TRIPLER ARMY MEDICAL CENTER, Hawaii - The Department of Health Education and Training, here, completed another iteration of their 68W Sustainment Program, Feb. 28.

Army posts and military medical treatment facilities all structure training for health care specialists, or 68W combat medics, differently. A combat medic provides emergency medical treatment, limited primary-care and health protection, and evacuation from a point of injury or illness.

Instead of breaking up the training, TAMC's program focuses on a M.E.D.I.C. course, or Medical Education and Demonstration of Individual Competence course, and ropes training over the period of a week, which puts their students through numerous exercises, lectures and simulations.

"During the training period, the medics attend a six-day course, which combines a classroom setting with hands-on exercises as they practice techniques, which culminates in a final practical exercise," said Master Sgt. Isaac Day, noncommissioned officer-in-charge, DOHET. "Students practiced starting intravenous lines, treating fractured limbs, controlling bleeding, establishing and maintaining a patient's airway and breathing, and treatment of other injuries common to today's battlefields to include ropes rescue techniques in difficult and high altitude terrain."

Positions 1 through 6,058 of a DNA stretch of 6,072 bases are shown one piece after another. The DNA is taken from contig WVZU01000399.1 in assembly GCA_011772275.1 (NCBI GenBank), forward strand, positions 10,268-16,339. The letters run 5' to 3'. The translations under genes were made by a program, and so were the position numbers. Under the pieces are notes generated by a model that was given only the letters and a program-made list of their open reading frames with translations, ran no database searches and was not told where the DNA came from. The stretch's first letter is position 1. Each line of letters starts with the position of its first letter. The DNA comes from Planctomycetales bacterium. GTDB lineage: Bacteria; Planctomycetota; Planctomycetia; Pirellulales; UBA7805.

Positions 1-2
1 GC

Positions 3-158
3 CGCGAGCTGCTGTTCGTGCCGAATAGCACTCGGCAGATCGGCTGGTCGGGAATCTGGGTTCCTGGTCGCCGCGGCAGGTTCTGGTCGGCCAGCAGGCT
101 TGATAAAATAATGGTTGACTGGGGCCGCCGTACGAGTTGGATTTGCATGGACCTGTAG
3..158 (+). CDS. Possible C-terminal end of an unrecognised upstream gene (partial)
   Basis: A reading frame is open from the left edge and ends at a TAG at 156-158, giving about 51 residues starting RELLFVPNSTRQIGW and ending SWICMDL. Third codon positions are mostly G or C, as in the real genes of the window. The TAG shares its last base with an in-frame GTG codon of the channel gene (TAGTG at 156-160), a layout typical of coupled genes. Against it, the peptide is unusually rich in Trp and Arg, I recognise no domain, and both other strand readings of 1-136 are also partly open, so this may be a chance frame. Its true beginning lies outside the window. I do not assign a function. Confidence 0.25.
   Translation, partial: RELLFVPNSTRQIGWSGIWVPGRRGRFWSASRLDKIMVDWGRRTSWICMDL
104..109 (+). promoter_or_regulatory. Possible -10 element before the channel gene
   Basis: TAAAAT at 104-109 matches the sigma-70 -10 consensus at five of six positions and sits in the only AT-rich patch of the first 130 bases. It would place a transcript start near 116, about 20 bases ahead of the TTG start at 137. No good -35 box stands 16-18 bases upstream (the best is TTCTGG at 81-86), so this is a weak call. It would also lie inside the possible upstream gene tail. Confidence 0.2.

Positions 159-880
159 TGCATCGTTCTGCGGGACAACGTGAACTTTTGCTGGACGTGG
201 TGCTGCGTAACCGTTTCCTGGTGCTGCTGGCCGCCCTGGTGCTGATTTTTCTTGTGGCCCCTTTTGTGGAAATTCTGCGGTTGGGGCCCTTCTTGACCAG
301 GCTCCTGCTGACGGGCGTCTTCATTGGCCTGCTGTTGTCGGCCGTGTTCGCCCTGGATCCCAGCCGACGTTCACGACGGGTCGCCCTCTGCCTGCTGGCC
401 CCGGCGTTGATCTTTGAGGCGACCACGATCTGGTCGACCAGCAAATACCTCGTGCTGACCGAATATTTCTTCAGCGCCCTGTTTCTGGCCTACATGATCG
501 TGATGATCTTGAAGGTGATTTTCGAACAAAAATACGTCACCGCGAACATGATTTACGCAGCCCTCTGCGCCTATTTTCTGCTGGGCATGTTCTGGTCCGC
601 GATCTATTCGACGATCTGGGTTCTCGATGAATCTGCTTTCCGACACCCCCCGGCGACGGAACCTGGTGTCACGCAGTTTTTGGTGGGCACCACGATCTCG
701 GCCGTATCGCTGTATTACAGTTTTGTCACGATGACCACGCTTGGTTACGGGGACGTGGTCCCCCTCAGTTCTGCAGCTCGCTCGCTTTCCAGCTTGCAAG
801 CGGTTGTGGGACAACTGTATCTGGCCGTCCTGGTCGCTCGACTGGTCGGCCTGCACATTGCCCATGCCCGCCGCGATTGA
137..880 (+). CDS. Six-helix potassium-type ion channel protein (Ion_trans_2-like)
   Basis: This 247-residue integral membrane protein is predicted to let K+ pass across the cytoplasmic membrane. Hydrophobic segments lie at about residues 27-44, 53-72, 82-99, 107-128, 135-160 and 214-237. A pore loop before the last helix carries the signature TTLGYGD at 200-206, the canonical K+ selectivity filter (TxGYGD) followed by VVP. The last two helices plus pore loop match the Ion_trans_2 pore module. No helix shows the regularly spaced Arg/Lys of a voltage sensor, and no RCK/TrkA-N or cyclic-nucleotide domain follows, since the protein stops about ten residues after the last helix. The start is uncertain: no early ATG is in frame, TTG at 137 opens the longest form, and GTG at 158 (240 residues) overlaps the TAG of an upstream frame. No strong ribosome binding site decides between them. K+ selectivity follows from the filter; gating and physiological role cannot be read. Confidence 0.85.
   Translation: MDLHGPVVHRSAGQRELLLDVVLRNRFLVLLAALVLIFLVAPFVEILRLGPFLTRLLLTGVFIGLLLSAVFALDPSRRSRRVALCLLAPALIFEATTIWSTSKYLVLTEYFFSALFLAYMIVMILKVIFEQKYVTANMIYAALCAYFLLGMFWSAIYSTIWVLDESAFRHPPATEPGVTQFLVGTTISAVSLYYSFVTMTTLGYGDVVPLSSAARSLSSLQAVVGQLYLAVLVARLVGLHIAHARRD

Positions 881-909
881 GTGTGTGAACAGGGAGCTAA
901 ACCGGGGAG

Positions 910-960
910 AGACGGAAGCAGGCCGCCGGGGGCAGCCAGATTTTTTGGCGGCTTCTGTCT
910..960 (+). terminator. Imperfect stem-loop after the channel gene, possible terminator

"At completion of the course, each student should feel confident that they possess the skills to treat major and minor injuries, and importantly to save lives," added Sgt. 1st Class Zella Gilkey, nursing education and operations NCOIC, DOHET. "The fully trained 68W completes the same testing and certification or recertification requirements as civilian (Emergency Medical Technicians or) EMTs."

The program is not limited to only Army combat medics. Day said other branches of service and even other Soldiers with a variety of medical occupational specialties have taken the course.

"It has helped Soldiers, Airmen, Marines, Sailors and civilians sustain perishable and critical battlefield skills that are paramount to saving lives on and off the battlefield," Day said.

Hawaii Air National Guard Tech. Sgt. Albert Zeller, aerospace medical technician, has served in the military for nine years and took the course to recertify his EMT credentials.

"I have taken a course similar to this, but this course was well-taught and student-driven," Zeller explained. "This course allowed others to share their experiences and educate members, like myself, to look at things in different ways. I hope all medics get a chance to take a course like this one."

Sgt. Hans Tan, combat medic and licensed practical nurse, Department of Obstetrics and Gynecology, TAMC, agreed with Zeller and said the instructors made the course more dynamic because they brought all of their experience to the course.

"(TAMC's course) has diverse instructors with different backgrounds and experiences," Tan explained. "They focused on lessons learned from their time in theater of operations as opposed to (Army Medicine) doctrine, which isn't always very realistic."

For more information on the 68W Sustainment Program, call 808-433-5204.